The unusable fuel level is normally listed in the FAA type certificate data sheet (TCDS) for each airplane model. If the unusable fuel is not listed in the applicable TCDS, you must contact CiES for assistance in determining the unusable fuel level that was established by the original manufacturer.

An acceptable method for setting the fuel quantity in the tank at the identified unusable fuel quantity is to drain the tank as fully as possible using the tank drains (this is usually 30 of 38 most effective with the airplane at the normal ground attitude), and then to add the unusable fuel quantity listed in the TCDS for that tank. Other methods may be used if accepted by the FAA inspector or designee that returns the airplane to service.

To achieve a FAA compliant Fuel Quantity indication in the cockpit as required by Part 91 and 135 operating rules. The fuel gauge is to read from full to empty for each tank.

Information, including FAA Approved Installation Manuals and FAA Pilot Handbooks that indicates that general aviation fuel quantity is only to be accurate at “Zero” is erroneous and a misstatement of the regulations.

These regulations require the pilot to accurately determine all usable fuel in the aircraft from EMPTY to FULL.

6.2.1 Where EMPTY is the FAA flight test determined and Type Certificate Data Sheet, or aircraft Maintenance Manual published aircraft “zero usable fuel quantity".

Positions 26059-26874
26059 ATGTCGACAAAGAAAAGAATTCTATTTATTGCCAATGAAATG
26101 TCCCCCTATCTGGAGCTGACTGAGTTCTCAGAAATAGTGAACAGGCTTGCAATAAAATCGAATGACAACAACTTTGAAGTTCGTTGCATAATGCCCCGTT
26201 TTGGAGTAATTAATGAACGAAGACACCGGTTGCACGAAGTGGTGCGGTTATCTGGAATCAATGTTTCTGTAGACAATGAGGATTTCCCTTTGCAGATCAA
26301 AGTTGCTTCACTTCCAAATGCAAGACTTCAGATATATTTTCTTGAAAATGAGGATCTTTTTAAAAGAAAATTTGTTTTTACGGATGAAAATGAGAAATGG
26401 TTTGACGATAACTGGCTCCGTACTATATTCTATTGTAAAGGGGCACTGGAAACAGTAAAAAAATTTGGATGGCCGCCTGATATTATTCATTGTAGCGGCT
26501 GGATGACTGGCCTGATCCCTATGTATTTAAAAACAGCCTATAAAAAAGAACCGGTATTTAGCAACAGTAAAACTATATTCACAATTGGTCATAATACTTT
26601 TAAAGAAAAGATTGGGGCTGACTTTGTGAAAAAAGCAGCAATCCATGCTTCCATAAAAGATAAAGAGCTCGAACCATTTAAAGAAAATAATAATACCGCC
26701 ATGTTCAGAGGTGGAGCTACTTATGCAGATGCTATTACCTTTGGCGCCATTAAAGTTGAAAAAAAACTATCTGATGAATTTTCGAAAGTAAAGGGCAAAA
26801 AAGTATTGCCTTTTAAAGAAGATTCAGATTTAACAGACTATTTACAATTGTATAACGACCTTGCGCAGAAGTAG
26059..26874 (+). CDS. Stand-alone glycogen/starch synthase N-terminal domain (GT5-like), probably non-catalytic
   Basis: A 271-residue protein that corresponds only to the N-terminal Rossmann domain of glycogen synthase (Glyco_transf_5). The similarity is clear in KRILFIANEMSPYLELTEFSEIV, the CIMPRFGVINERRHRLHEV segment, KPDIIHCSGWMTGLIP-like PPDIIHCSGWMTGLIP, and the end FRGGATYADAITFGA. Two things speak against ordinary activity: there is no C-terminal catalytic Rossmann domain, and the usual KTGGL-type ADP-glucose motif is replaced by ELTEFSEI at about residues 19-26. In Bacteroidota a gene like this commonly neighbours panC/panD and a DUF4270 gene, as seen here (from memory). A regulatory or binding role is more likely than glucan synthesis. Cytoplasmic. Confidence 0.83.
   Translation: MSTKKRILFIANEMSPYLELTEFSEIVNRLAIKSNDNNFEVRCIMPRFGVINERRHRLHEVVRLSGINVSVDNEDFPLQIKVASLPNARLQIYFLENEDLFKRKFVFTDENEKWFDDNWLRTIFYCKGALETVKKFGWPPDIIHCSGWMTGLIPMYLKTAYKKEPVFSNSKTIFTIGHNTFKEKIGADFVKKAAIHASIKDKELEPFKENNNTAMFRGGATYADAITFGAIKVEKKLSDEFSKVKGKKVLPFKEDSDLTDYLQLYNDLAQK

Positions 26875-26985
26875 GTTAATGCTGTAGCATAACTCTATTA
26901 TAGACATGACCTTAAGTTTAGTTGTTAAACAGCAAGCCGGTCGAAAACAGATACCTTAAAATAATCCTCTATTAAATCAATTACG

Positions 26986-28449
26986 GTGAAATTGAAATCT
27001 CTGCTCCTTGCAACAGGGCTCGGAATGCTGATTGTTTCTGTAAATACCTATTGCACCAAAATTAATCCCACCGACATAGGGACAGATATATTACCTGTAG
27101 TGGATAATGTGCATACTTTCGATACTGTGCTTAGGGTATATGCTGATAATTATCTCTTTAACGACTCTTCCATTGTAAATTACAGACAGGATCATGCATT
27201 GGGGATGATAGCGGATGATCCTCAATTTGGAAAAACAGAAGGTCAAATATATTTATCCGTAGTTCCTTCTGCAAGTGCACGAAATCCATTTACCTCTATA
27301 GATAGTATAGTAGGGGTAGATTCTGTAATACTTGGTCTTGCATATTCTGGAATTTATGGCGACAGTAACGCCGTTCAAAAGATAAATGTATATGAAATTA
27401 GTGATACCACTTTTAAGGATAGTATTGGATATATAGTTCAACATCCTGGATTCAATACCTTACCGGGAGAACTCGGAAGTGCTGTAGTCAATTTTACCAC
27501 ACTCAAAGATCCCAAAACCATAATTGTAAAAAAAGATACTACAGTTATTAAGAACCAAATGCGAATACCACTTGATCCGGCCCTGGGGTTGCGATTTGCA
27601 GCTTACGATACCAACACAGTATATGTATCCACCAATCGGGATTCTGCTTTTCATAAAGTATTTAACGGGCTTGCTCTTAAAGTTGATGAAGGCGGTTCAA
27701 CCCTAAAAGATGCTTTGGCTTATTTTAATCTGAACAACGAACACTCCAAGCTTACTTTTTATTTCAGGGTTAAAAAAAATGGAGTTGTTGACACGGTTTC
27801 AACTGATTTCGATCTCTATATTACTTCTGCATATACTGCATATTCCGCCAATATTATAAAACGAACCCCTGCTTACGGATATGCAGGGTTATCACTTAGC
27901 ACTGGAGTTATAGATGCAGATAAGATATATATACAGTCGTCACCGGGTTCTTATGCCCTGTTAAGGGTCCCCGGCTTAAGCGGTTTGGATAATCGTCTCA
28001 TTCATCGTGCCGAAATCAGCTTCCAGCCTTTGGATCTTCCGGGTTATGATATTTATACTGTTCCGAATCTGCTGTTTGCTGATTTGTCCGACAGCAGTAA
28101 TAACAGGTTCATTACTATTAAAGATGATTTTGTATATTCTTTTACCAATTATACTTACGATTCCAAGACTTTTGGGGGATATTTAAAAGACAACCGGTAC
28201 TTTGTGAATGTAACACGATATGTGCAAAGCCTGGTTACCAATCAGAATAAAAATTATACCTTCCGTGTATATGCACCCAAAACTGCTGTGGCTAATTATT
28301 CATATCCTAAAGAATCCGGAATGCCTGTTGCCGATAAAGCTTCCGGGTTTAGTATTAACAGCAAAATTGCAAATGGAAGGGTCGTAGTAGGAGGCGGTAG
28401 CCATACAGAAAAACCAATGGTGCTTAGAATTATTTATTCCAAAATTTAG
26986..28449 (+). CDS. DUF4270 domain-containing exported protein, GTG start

6.2.2 Where FULL is the published maximum fuel level indicated on the TCDS and fuel tank placard.

An FAA compliant fuel quantity system is to accurately read remaining Usable Fuel quantity per the aircraft FAA Approved Maintenance Manual requirements in any position between FULL and EMPTY values in level flight.

The FAA compliant display will drop consistently from FULL to EMPTY with the draining of the fuel tank in normal flight attitude in still air.

Calibration is achieved by the TSO and/or STC Instrumentation Requirements, listed in the specific FAA Approved Instrument Installation Manual or procedures listed in the Aircraft Maintenance Manual. Absent a listed procedure the following applies:

6.2.3 The aircraft will be jacked and leveled.

6.2.4 The aircraft will be emptied of fuel.

6.2.5 The applicable unusable fuel quantity listed in the TCDS will be added to the tank.

6.2.6 Confirm the cockpit display reads EMPTY and are within the tolerances established by the FAA Approved Aircraft Maintenance Manual if provided.

6.2.7 Any numerical value on the cockpit display will be confirmed and checked by adding that value of fuel to the tank in addition to the unusable fuel.

FULL fuel will be checked in a similar manner where the gauge will read Full.

For example: If the gauge has markings at 5, 10, 15 gallons - that amount of fuel will be added, and the cockpit display checked to ensure that gauge accuracy is maintained. (within the tolerances established by the FAA approved Aircraft Maintenance Manual.

6.3 Garmin Factory G1000


All CiES senders interfacing with Garmin G1000 systems are produced to factory specifications.

If the indicated values shown on the Garmin Fuel Tank Calibration Page for CiES fuel sender inputs fall below the floor level at empty and or above the ceiling level at full, place the cursor over the values and adjust the floor and ceiling levels to be the input CiES sender value shown on the “Sensor Inputs” utilizing a value -10% shown for floor values and +10% for ceiling values.